A Russian man pleaded guilty over one of the biggest-ever hacks, where 100 million people's data was stolen from US companies like JPMorgan Chase

JPMorgan ChaseWorkers smoke cigarettes outside of a JPMorgan Chase office on May 14, 2012 in New York City.Justin Sullivan/Getty Images

  • A Russian man pleaded guilty to being involved in a major hacking operation on US companies that led to 100 million people's data being stolen.
  • Andrei Tyurin, 36, pleaded guilty to six counts, including computer hacking conspiracy and bank fraud, in New York on Monday.
  • The operation, between 2014 and 2015, stole data from 83 million JPMorgan Chase customers. The district attorney called it "one of the largest thefts of US customer data from a single financial institution in history."
  • Tyurin could get a life sentence, and charges three more men, including the alleged mastermind, are still pending.
  • Visit Business Insider's homepage for more stories.

A Russian man pleaded guilty to charges that he took part in a massive hacking operation that led to millions of people's data being stolen from a dozen US companies, including JPMorgan Chase.

Andrei Tyurin, 36, pleaded guilty in New York on Monday to six counts, including computer hacking conspiracy and bank fraud, over what prosecutors called one of the biggest hacking cases ever uncovered.

The operation, which ran between 2012 and 2015, compromised 100 million peoples' data, including 83 million JPMorgan Chase customers.

In a statement, Geoffrey S. Berman, the United States attorney in Manhattan, called it "one of the largest thefts of US customer data from a single financial institution in history."

"With today's plea, Tyurin's global reign of computer intrusion is over and he faces significant time in a US prison for his crimes," Berman added.

Preet BhararaPreet Bharara, then the United States Attorney for the Southern District of New York, announcing the charges against the men in November 2015.Spencer Platt/Getty Images

JPMorgan Chase disclosed the attack in 2014, according to Reuters.

Tyurin is the first person to be convicted as part of the operation, and charges against three other men are pending.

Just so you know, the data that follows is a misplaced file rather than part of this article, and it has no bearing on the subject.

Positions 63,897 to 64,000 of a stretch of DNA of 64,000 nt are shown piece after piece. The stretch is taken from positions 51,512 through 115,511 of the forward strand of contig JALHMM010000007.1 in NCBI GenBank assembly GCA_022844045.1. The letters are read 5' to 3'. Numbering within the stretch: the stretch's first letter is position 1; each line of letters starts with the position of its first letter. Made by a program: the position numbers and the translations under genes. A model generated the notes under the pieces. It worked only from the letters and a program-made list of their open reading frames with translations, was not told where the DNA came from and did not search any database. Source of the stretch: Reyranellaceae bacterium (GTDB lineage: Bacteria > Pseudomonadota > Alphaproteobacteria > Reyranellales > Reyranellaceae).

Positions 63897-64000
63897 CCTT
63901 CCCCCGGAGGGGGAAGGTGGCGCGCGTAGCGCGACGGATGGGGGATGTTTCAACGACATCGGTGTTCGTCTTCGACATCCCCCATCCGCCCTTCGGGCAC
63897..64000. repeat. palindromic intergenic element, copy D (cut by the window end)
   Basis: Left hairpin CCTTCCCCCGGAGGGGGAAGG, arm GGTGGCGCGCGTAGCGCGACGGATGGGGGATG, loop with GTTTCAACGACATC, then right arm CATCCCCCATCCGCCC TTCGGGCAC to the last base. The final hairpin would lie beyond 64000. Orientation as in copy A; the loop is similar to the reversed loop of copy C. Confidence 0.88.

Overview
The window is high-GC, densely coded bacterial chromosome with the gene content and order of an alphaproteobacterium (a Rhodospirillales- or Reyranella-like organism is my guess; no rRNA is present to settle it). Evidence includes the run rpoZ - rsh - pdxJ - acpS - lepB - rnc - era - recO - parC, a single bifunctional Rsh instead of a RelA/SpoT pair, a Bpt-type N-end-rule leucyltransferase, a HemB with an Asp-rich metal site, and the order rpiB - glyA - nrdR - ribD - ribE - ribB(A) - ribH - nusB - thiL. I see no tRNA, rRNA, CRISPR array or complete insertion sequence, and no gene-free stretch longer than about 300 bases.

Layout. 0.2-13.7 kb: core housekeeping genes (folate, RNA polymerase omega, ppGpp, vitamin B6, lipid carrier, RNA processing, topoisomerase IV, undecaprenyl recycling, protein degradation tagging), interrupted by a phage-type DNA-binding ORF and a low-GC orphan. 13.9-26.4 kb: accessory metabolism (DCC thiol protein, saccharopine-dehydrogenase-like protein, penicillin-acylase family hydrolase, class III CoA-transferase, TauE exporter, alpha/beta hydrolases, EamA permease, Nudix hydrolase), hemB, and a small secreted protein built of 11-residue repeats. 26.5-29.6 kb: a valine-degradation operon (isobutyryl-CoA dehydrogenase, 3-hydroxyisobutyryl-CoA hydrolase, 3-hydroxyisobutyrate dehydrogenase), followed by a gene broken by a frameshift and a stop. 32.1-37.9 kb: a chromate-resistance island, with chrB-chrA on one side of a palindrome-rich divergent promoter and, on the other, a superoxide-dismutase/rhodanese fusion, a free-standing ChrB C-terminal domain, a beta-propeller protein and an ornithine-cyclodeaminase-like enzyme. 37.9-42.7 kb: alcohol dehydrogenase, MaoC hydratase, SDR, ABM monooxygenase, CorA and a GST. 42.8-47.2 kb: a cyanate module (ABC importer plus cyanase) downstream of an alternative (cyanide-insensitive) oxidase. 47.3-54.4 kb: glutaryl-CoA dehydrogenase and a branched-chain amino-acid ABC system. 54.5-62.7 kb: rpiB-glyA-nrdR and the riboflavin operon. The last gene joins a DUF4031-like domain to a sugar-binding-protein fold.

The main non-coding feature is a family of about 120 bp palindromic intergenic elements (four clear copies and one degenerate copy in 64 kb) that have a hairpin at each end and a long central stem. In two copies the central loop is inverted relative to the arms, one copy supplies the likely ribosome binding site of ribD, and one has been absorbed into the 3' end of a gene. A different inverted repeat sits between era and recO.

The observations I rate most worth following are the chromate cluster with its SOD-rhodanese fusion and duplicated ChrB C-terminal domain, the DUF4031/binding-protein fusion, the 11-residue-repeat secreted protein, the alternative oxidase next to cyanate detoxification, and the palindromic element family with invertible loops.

His lawyer said on Monday that Tyurin was "hired by the originators and brains of the scheme to infiltrate vulnerable computer systems at their direction," The New York Times reported.

Prosecutors accuse Gery Shalon, one of the three other men facing charges, of being the mastermind of the scheme.

Read more: JPMorgan is winning the most hedge fund business as Wall Street banks swoop in on Deutsche Bank's $200 billion in prime brokerage assets

Tyurin was extradited to the US from the eastern European country of Georgia in 2018 on charges that he took part in the operation, which also targeted E*Trade Financial Corp, Scottrade Inc, and News Corp's Dow Jones & Co, which publishes The Wall Street Journal.

Gery ShalonGery Shalon (left), who is accused by U.S. authorities of engaging in a stock manipulation scheme involving U.S. penny stocks, arrives at a courtroom at the Jerusalem Magistrates Court July 22, 2015.REUTERS/Amir Cohen/File Photo

He will be sentenced in February and could face life in prison, the Times reported. On Monday, he agreed to forfeit $19 million.

US authorities had initially believed that the attack came from the Russian state because of the high level of skill involved, Bloomberg reported.

Prosecutors said the operation involved hacking companies to get customers' contact data, and then giving misleading information about stocks to those people so they could artificially inflate the stock price.

Prosecutors said that their operation meant that they "obtained hundreds of millions of dollars in illicit proceeds."
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